If you are purchasing prescription eyewear at Eyeglasses.com and haven’t had an eye exam in several years, you should consider making appointment with an eye doctor. Regardless of your age or your physical health, a routine eye test is important for general health maintenance. In addition to evaluating a person’s eyes for glasses and / or contacts for the right prescription, during an eye exam the optometrists or ophthalmologists will check the patient’s eyes for eye diseases and other problems that could lead to vision loss. A wide variety of vision tests and procedures are used to examine the eyes ranging from simple assessments such as having the patient read an eye chart, to complex tests, such as a corneal and retinal topography vision test for conditions such as astigmatism, or a fluorescein angiogram eye test to evaluate the blood circulation in the retina. In addition, eye doctors frequently are the first health care professionals to detect chronic systemic diseases such as high blood pressure and diabetes, which can seriously affect a person’s eyes.
Bring your eyeglasses or contact lenses to your eye test appointment. The eye doctor will want to make sure the prescription for your eyeglasses is the best one for you. You will need an up-to-date prescription along with the PD) pupillary distance to purchase prescription eyewear at Eyeglasses.com
Minimal eye exams usually consist of direct ophthalmoscopy through an un-dilated pupil, as well as eye tests for:
Visual Acuity- is a vision test of the eye's ability to detect fine detail. It is the quantitative measure of the eye's ability to see an in-focus image at a certain distance. This eye test is what most people associate with an eye exam. It is usually performed using a projected eye chart to measure each eye’s distance visual acuity and a small, hand-held acuity chart to measure each eye’s near vision.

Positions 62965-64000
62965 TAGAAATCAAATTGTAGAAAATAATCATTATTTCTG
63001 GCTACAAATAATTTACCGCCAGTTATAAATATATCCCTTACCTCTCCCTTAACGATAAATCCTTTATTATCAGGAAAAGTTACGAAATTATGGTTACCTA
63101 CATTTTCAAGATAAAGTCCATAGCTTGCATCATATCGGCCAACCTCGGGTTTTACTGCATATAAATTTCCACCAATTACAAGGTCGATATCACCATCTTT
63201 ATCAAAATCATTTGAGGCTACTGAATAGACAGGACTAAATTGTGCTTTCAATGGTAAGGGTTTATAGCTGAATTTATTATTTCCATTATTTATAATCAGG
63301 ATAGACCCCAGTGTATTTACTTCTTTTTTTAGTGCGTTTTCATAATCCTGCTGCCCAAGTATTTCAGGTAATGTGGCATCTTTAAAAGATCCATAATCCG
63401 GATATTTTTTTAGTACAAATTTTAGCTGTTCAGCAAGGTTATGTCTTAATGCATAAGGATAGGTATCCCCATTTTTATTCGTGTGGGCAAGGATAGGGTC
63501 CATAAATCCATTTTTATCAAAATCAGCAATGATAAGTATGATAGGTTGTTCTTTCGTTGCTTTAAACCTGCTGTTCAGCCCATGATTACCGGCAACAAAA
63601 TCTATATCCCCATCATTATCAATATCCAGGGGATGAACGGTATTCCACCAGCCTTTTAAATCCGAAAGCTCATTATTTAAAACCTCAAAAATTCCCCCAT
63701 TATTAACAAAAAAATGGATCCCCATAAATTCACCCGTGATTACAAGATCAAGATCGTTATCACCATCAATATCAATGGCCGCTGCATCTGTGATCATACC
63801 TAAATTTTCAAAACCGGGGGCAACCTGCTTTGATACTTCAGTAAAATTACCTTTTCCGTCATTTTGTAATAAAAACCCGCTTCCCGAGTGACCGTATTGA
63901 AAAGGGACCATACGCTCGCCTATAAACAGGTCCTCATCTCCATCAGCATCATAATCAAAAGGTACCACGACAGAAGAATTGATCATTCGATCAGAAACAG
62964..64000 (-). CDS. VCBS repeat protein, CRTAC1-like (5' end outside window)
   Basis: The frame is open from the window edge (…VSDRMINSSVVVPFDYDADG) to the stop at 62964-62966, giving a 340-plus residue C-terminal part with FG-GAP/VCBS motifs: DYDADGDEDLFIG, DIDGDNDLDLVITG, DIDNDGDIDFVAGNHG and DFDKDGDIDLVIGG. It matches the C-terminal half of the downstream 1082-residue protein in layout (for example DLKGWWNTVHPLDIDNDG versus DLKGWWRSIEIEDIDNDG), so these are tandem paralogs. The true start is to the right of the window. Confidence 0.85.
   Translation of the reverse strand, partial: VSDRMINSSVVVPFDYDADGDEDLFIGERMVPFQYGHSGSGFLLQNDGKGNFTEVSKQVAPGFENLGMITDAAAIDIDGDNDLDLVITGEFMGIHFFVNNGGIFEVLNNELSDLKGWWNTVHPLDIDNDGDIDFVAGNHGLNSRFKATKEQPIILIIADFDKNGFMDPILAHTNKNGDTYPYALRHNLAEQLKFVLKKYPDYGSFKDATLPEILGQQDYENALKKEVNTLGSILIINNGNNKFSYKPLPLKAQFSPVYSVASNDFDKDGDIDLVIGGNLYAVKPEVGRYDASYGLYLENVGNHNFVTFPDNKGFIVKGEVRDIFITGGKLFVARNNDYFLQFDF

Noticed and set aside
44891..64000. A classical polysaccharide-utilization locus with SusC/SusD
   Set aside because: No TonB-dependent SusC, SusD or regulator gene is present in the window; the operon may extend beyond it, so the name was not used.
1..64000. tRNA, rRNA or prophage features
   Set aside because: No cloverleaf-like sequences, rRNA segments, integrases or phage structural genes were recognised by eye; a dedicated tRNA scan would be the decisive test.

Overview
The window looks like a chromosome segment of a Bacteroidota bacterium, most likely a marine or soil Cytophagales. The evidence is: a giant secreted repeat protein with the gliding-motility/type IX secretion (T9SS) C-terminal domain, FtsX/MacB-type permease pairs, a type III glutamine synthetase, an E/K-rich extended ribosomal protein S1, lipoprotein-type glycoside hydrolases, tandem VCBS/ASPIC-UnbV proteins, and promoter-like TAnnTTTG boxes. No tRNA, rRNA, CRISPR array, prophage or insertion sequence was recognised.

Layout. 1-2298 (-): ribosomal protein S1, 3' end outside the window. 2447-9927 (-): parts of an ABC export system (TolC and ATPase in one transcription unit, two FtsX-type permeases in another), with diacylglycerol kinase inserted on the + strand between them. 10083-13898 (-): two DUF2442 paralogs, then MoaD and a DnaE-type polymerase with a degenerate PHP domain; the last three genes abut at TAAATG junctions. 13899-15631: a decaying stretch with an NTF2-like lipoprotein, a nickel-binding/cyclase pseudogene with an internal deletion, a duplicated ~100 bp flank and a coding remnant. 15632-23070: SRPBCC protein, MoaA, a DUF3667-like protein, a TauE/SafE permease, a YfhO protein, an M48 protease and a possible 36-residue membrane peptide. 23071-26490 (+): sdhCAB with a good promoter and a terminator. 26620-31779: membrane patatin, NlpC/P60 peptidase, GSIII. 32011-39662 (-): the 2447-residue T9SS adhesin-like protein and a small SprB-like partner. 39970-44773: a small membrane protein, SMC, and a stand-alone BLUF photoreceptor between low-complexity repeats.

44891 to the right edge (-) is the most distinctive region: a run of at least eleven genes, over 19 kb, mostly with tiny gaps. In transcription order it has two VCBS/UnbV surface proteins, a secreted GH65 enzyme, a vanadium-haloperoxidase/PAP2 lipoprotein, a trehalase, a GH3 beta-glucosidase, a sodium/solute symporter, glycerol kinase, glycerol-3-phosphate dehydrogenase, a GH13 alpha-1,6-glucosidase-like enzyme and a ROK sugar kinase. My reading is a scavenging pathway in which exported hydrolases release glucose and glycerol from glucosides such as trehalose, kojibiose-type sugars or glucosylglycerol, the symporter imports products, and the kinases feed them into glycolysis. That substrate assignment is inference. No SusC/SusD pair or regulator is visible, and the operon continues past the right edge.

Pupil Function- is an eye test that includes inspecting the pupils for equal size, regular shape, reactivity to light, and direct and consensual accommodation.
Extraocular Muscle Motility- is an eye examination of the function of the eye muscles. A doctor observes the movement of the eyes in six specific directions
A comprehensive eye test to fully evaluate your vision and the health of your eye may require an hour or more to complete. Eyeglasses.com recommends a complete eye exam to make sure your prescription is correct for your prescription eyewear. Some of the eye and vision tests during a routine comprehensive eye exam are:
Visual Acuity Tests- see explanation above
Extraocular Muscle Motility- see explanation above
Color Blindness Eye Test- detecting hereditary color vision deficiencies, as well as other possible eye health problems that may affect a person’s color vision.
Refraction - this vision test determines your exact eyeglass prescription. During refraction, the patient looks through a phoropter while shown a series of lens choices. The patient is asked which of the two lenses in each choice looks clearer.